|| Cllr Barr Nazir Ahmed FRSA ||
No Recourse to Public Funds (NRPF) is a standard condition applied to those staying here in the United Kingdom with a temporary immigration status. It was introduced mainly to protect public funds. Indefinite Leave to Remain [ILR – also known as Permanent Residence (PR) or Settled Status] is set as the general threshold for permitting migrants to access public funds. Migrants who are here without leave are also complete subject to the NRPF. Therefore, most migrants living in the United Kingdom do not have access, or right to access, to public funds as a matter of course.
If you have a residence permit that allows you to live and work in the United Kingdom, it is most like to include the condition that you have no recourse to public funds. If so, it means that you will not be able to claim most benefits, tax credits or housing assistance that are paid by the state and the local authorities. However, there are exceptions for some benefits.
Public funds include a range of benefits that are given to people on a low income, as well as housing support and assistance. These are: income-based jobseeker’s allowance, income support, child tax credit, universal credit, working tax credit, a social fund payment, child benefit, housing benefit, council tax benefit, council tax reduction, domestic rate relief (Northern Ireland), state pension credit, attendance allowance, severe disablement allowance, personal independence payment, carer’s allowance, disability living allowance, an allocation of local authority housing and local authority homelessness assistance.
However, public funds do not include benefits that are based on National Insurance (NI) contributions. NI contributions are paid in the same way as income tax and are based on earnings. Benefits to which a person is entitled as a result of NI contributions include contribution-based jobseeker’s allowance, incapacity benefit, retirement pension, widow’s benefit and bereavement benefit, guardian’s allowance and statutory maternity pay.
Historically, all Limited Leave to Remain holders have this restriction. Those who used to get Discretionary Leave to Remain prior to July 2012 were getting for three years’ leave without NRPF condition. Following completion of six years of the Discretionary Leave to Remain, the applicants were entitled to apply for the ILR. The position was changed on 9 July 2020. From 9th July, all Discretionary Leave to Remain have been granted for two and half years’ basis with the NRPF restriction. The applicant will be entitled to apply for ILR after completing 10 years. During those 10 years, the applicant will be under the condition of NRPF.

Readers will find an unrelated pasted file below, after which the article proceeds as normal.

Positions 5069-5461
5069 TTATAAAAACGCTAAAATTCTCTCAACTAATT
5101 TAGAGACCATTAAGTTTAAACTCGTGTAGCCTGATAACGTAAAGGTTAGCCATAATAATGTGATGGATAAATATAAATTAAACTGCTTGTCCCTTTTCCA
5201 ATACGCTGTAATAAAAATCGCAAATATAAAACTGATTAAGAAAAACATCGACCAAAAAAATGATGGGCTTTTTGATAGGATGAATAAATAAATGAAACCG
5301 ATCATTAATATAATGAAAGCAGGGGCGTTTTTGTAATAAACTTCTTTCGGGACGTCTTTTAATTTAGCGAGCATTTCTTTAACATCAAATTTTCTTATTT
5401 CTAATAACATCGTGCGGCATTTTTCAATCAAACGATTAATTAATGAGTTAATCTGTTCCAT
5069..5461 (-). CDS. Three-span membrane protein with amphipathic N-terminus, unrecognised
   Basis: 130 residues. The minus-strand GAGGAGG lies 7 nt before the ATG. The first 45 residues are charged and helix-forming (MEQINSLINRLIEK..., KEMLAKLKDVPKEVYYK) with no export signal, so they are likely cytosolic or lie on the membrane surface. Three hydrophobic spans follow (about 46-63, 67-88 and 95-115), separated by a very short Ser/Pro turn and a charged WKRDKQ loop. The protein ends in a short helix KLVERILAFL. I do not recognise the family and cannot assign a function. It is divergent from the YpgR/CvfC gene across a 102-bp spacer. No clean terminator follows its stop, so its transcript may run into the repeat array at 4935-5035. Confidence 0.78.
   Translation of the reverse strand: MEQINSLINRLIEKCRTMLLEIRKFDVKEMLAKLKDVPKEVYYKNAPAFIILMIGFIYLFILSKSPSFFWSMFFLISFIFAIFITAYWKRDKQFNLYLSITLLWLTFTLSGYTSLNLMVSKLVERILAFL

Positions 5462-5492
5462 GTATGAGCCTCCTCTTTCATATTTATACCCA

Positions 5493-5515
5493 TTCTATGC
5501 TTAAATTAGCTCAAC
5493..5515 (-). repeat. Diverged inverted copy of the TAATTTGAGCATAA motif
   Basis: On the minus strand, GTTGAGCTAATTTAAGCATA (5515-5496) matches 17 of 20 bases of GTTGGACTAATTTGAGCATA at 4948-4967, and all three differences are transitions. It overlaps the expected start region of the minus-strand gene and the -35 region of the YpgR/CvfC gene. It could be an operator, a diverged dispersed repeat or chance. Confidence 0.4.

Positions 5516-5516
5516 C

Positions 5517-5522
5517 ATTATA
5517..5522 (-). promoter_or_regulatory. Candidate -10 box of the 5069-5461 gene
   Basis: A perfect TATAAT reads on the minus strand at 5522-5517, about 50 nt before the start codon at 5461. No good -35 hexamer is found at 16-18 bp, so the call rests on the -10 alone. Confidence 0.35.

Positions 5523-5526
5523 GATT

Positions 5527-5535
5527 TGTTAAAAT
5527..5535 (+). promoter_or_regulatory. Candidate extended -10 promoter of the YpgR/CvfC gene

This restriction has long been established in the United Kingdom as being in the public interest. These measures have been developed over many years by successive governments of different political parties. They are consistent with legislative frameworks operated by comparable countries. This position has been approved by Parliament in primary legislation, most recently in the Immigration Act 2014.
Persons who have limited leave to remain with the NRPF condition may be able to apply to the Home Office to request that the NRPF condition is lifted following a change of their circumstances, specially where this has resulted in them being unable to afford their housing and/ or basic living costs, at imminent risk of becoming destitute, a child’s welfare being at risk, or other exceptional circumstances relating to their financial situation. They can do this by making a free change of conditions online application to the Home Office.
We have all been facing unprecedented challenges due to the global pandemic. No one has ever contemplated such a scenario. The government have announced different types of packages to support businesses, employers, companies, self-employed persons, employees and charities. However, a significant number of migrants with the NRPF condition have been facing severe hardship and difficulty due to Covid-19. Because of this restriction attached to their visa/leave, various public authorities (such as, central government authorities/departments, local authorities, NHS and Social Security Department) cannot help them. This is for obvious reason, for the law does not allow them.
If any person facing severe difficulty, hardship and are in destitute condition, he/she should apply to the Home Office to get this condition removed. It can be applied online; no fees payable. While applying online, please make sure you provide all the details and explain your extenuating circumstances. After the application being lodged, documentary proof and evidence of hardship and financial position have to be submitted. If the Home Office satisfies and lifts the restriction, then the concerned applicant, like a British citizen or Indefinite Leave to Remain (Settled Status) holder, will be eligible to have access to all the benefits that he or she is entitled to.
*Cllr Barr Nazir Ahmed FRSA is a renowned lawyer, writer, analyst and public representative.